The Los Angeles chef Josef Centeno woke up early Saturday morning, to find piles of smashed glass and scrawls of graffiti at his downtown restaurants. Like so many businesses, his Bar Amá and Bäco Mercat had been vandalized during protests overnight.
Though home improvement stores were running low on plywood, Mr. Centeno tracked some down from a friend and, like business owners around the country, cleaned up his sidewalk and boarded up his storefronts for the night ahead. “We are already in a tough position, and our insurance won’t cover this,” he said.
But the anger and frustration he felt wasn’t directed at the tens of thousands of people who marched throughout the weekend against racism and police brutality, to protest police killings of black Americans after the death of George Floyd.
“I’m in full support, in total solidarity, with the protesters,” Mr. Centeno said. “We need change, period.”
In 140 cities around the United States, restaurants have been vandalized, looted and sometimes burned. Owners are angry, scared and frustrated. But many have played an increasingly important role in supporting protesters — providing them with food, supplies and donations.
And though some business owners aren’t making a distinction among the angry protesters who march by day and violent looters who follow at night, others see a clear difference.
Maria Acosta, 43, the owner and operator of nine McDonald’s restaurants in San Antonio and Corpus Christi, Texas, was shocked by the damage that looters had inflicted in San Antonio, and wanted to feed the volunteers cleaning up.
“You feel for the protester,” she said. “They have a voice that needs to be heard, and it is unfortunate that the message they are trying to get out is being drowned out by a few individuals trying to do bad.”
She said hundreds of volunteers, including protesters, showed up on Sunday morning to clean up — repotting tipped plants, sweeping up glass and scrubbing away graffiti. With help from her brother and sister, who also own McDonald’s locations in the area, Ms. Acosta packed about 800 meals of chicken nuggets, cheeseburgers and apples to feed them.
As violence escalated over the weekend, videos on social media showed officers in riot gear using batons, tear gas, pepper spray and rubber bullets on protesters, bystanders and journalists.
A few blocks from where Mr. Floyd was killed in Minneapolis, the owners of Pimento Jamaican Kitchen packed go-bags for marchers that included critical supplies to protect themselves from both coronavirus and any violence by the police: gloves, face masks and face shields, eyewash kits, gauze and other first-aid.
“If people are going to be out, people have the right to demonstrate,” said Scott McDonald, a manager at Pimento. “If that’s what you are going to do and you’re going to exercise that right, do it as safely as possible.”
Though some restaurants have remained quiet, not issuing a statement one way or another, many have shown support for the protests on their social media feeds, going beyond hashtags and famous quotations to help fund activists in their communities.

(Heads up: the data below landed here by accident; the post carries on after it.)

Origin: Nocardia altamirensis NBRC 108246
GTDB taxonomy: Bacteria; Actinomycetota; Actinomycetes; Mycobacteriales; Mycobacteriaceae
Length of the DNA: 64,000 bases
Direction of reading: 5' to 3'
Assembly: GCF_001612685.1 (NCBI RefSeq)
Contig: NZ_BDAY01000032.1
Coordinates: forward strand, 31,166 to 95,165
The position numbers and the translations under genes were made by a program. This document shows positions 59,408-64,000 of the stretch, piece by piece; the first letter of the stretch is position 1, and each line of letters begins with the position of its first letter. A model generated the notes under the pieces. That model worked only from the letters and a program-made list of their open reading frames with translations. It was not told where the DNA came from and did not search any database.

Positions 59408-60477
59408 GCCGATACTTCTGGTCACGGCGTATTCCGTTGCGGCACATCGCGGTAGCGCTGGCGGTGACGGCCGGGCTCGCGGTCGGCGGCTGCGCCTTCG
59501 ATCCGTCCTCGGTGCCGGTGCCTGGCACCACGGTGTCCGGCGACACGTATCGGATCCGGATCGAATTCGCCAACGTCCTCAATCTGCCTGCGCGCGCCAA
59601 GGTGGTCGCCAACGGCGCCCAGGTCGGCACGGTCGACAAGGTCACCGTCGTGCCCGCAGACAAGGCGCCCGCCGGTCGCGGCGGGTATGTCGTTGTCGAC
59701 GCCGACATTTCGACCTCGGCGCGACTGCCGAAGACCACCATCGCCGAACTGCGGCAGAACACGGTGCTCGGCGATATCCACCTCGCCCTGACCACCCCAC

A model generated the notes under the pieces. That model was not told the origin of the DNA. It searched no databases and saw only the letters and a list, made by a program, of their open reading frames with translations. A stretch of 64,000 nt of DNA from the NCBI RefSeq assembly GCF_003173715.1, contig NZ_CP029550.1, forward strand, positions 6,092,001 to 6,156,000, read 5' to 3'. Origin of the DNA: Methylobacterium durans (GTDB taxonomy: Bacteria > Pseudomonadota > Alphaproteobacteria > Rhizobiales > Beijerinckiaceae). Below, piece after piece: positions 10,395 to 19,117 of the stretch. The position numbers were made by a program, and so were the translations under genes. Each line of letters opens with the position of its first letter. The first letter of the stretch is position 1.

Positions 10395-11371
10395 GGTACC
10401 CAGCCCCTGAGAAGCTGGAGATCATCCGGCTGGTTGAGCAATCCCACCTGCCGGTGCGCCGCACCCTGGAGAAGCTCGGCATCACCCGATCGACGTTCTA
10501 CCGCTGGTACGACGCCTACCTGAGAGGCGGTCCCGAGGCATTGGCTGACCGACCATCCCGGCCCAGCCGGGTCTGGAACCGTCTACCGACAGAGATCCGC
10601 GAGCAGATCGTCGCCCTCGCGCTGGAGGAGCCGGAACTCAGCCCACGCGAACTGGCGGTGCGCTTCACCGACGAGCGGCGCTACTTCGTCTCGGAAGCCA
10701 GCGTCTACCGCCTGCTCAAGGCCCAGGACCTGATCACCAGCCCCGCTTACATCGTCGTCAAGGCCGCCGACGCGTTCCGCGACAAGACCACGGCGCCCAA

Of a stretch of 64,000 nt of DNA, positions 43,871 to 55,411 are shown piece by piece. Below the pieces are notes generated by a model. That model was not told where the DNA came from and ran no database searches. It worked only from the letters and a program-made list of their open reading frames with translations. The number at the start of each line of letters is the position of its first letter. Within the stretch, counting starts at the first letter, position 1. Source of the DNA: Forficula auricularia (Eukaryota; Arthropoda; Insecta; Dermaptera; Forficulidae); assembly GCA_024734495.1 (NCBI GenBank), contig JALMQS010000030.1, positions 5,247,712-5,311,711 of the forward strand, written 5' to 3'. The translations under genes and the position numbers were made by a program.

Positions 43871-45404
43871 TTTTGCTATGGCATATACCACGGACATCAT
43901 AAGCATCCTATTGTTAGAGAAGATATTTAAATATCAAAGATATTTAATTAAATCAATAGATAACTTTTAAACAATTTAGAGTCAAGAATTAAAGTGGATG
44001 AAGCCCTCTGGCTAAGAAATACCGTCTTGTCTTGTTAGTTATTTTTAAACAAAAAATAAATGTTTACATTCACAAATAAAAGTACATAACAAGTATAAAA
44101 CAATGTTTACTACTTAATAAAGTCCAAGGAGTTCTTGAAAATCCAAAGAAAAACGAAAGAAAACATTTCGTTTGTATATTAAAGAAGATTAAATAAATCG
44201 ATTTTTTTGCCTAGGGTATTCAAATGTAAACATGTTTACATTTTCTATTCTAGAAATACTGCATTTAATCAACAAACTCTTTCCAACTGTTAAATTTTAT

Fabian von Hauske, an owner of Contra and Wildair in New York City, said his businesses, with matching funds from several wine importers, had raised about $20,000 so far for Minnesota Freedom Fund, Reclaim the Block, Brooklyn Community Bail Fund, Black Visions Collective and Disability Justice Culture Club.
Other owners, even those supporting the protests, were deeply worried for the safety of their employees and diners.
Matthew Nelson, the owner of Mangos Caribbean Restaurant, in Atlanta, looked out for those stranded when early curfews went into effect, and mass transit was shut down, calling Uber cars for his employees. “I support the protest, but I don’t support any rioting and violence,” said Mr. Nelson, who saw protesters being arrested outside his restaurant.
After the demonstrations in Atlanta on Friday, Michael Davis, the general manager of BQE Restaurant and Lounge, said people were scared to go out.
“A vast majority of our customers are African-American and people of color,” he said. “We don’t want to come out because of the virus, and now we don’t want to come out because of the police brutality.”
After months of lockdown, and the sudden reopening of dining rooms in many cities, restaurants have been met with fast-changing curfew schedules, on top of public transportation shutdowns, many in neighborhoods now patrolled by the National Guard.
Back in downtown Los Angeles, after he finished boarding up his windows, Mr. Centeno checked the schedule of protest routes against city curfews. He knew that some of his staff might be among the demonstrators, holding up homemade signs, kneeling in front of police barricades with their hands up, running from tear gas, desperate to make themselves heard.
“For now the safest thing is to stay closed,” he said. “But we’ll see how tomorrow looks.”
Brett Anderson, Priya Krishna, Amelia Nierenberg and Pete Wells contributed reporting.